ABN AMRO's Private Bank Focused On Europe, Eyes Organic, M&A Growth

Tom Burroughes Group Editor London 16 February 2017

ABN AMRO's Private Bank Focused On Europe, Eyes Organic, M&A Growth

The CEO of the private bank talked to this publication about how he sees the organisation moving forward after disposals and changes in recent months.

ABN AMRO’s private bank is focusing on its core domestic market of Europe as it shuts sub-scale business operations in Asia, and sees opportunities to expand both organically and through acquisitions if the opportunities are right, its chief executive says.

“We will strive to more deeply integrate our activities in north-western Europe and develop our business here further,” Jeroen Rijpkema, chief executive of ABN AMRO Private Banking International, told this news service.

Rijpkema spoke to this publication shortly before the bank reported full-year and fourth-quarter 2016 results. As reported yesterday, the private banking arm of ABN AMRO logged underlying profit for the period of €49 million ($51.9 million) in Q4 2016, which had almost doubled from the same period a year earlier. The increase was mainly due to higher operating income. The underlying profit was €5 million below the level of Q3 2016. ABN AMRO said client assets at the private bank increased to €204.9 billion at 31 December 2016 due to “positive market performance” in the final three months of 2016. Those total assets included €17.9 billion related to the private banking portfolio in Asia and the Middle East (held for sale). Net new assets in Q4 2016 amounted to €200 million.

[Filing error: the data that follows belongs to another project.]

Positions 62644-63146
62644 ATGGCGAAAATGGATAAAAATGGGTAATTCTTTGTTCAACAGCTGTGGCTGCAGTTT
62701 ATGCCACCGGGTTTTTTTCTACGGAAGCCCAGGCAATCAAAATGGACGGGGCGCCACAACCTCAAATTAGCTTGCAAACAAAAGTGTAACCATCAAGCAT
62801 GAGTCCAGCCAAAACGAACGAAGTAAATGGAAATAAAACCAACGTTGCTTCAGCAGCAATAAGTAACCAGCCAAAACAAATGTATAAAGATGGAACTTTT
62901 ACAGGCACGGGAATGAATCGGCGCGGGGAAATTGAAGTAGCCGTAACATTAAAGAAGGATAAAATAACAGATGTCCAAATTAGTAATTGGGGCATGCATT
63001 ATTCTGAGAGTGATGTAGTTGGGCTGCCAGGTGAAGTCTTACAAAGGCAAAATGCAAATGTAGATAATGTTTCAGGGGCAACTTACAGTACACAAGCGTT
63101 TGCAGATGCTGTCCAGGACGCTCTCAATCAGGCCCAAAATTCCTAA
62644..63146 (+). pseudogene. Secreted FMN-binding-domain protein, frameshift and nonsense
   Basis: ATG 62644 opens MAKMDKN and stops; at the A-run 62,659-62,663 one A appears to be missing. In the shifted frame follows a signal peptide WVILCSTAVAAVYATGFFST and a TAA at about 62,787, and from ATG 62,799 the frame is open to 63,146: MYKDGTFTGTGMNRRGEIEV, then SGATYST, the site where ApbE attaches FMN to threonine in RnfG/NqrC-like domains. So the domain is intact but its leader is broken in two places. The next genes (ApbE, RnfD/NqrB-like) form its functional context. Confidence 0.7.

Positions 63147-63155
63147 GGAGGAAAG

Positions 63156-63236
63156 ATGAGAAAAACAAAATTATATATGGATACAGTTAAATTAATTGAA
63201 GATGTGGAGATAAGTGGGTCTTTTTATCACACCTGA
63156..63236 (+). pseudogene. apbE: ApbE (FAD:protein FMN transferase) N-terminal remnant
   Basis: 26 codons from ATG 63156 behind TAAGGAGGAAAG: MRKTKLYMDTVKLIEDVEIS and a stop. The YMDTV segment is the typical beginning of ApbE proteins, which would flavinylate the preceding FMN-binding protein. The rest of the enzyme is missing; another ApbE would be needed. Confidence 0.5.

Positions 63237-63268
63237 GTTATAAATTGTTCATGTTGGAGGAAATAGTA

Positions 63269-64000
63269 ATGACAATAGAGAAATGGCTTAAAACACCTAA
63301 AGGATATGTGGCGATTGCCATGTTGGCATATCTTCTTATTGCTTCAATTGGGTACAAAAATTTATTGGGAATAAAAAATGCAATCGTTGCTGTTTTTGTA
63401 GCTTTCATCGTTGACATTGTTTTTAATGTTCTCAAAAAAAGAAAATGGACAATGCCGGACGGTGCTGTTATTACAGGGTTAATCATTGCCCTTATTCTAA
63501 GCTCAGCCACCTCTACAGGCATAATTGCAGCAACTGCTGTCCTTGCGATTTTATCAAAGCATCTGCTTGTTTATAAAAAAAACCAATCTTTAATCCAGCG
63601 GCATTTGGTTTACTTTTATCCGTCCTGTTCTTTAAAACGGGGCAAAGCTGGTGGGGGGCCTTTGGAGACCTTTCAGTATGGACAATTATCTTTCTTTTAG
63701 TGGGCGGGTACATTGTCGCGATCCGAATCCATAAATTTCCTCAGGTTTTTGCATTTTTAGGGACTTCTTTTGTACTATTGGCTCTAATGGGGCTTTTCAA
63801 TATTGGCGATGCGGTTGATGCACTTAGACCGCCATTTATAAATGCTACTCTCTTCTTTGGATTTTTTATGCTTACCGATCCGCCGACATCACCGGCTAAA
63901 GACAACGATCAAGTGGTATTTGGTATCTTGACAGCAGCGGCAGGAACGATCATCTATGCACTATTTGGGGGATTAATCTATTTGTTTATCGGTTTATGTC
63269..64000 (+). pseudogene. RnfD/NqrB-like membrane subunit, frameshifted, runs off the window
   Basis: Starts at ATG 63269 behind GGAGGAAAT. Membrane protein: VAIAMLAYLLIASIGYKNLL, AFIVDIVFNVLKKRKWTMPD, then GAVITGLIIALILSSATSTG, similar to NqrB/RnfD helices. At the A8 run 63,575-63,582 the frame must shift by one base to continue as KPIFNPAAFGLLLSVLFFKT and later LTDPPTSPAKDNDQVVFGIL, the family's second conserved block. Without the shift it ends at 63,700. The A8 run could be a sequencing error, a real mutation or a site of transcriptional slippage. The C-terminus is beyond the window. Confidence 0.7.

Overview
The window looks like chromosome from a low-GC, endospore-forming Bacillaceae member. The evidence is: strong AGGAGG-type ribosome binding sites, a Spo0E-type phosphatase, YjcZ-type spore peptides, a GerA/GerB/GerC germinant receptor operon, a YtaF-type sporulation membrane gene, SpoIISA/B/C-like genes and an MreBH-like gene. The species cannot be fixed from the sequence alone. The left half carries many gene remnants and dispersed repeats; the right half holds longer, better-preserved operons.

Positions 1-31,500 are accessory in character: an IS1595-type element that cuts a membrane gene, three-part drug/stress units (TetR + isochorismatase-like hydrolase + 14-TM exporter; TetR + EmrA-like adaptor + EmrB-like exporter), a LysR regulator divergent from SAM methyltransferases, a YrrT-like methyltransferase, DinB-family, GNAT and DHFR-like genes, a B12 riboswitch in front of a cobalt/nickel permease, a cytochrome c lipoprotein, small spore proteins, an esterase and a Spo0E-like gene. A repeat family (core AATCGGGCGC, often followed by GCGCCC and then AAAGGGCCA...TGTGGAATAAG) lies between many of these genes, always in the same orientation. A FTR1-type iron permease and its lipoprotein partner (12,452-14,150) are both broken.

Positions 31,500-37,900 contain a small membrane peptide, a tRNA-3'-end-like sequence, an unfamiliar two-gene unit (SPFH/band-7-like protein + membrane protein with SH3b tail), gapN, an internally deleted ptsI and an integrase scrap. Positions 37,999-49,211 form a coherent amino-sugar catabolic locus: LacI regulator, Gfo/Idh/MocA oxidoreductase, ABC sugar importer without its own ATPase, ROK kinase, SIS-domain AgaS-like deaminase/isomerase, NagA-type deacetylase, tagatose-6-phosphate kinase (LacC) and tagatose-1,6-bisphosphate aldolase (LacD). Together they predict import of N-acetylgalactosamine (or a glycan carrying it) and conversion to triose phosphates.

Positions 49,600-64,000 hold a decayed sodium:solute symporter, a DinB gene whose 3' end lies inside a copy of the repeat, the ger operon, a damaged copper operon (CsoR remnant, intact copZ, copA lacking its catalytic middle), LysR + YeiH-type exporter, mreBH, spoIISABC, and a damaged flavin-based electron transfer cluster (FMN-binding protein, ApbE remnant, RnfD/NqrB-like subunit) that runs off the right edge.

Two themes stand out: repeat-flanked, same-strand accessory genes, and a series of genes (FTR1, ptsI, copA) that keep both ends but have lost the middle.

Besides organic growth, the firm is open to mergers and acquisitions in certain conditions, Rijpkema said. “It should be done if it strengthens us in markets such as Belgium, France and Germany. We are looking at additional private banker opportunities,” he said, but did not elaborate. (He spoke ahead of the bank’s full-year results, which came out this week.)

Talk of M&A brings up the move by the Netherlands-headquartered firm to sell its Asia and Middle East private banking operations to Liechtenstein’s LGT Group late last year, a move that follows those of other European banks that have cut Asian operations because of inability to achieve sufficient profitable scale. (Other banks taking this route include Barclays and Societe Generale.) ABN AMRO’s private bank in Asia had assets of around $20 billion, Rijpkema said. The decision was taken to make the move because the bank was not at critical mass in terms of assets, he said. ABN AMRO’s private banking activities in Asia and the Middle East are overall a profitable franchise. “Not all banks can state that,” he said.

With developments such as the regulatory projects of MiFID II coming from the European Union and a need to absorb such costly changes, it makes more sense for the bank to focus its attention in Europe, Rijpkema said. One area he flagged up is the development of a fund selection capability for clients, leveraging the fund selection capabilities of its Paris-based subsidiary to clients across various countries in Europe. “It exemplifies the pursuit to leverage capabilities across borders to the benefit of all our clients,” he said.

Recent client satisfaction surveys have told the bank’s managers that the firm is going in the right direction, Rijpkema continued. “We see good direction and we’re attracting new clients.”


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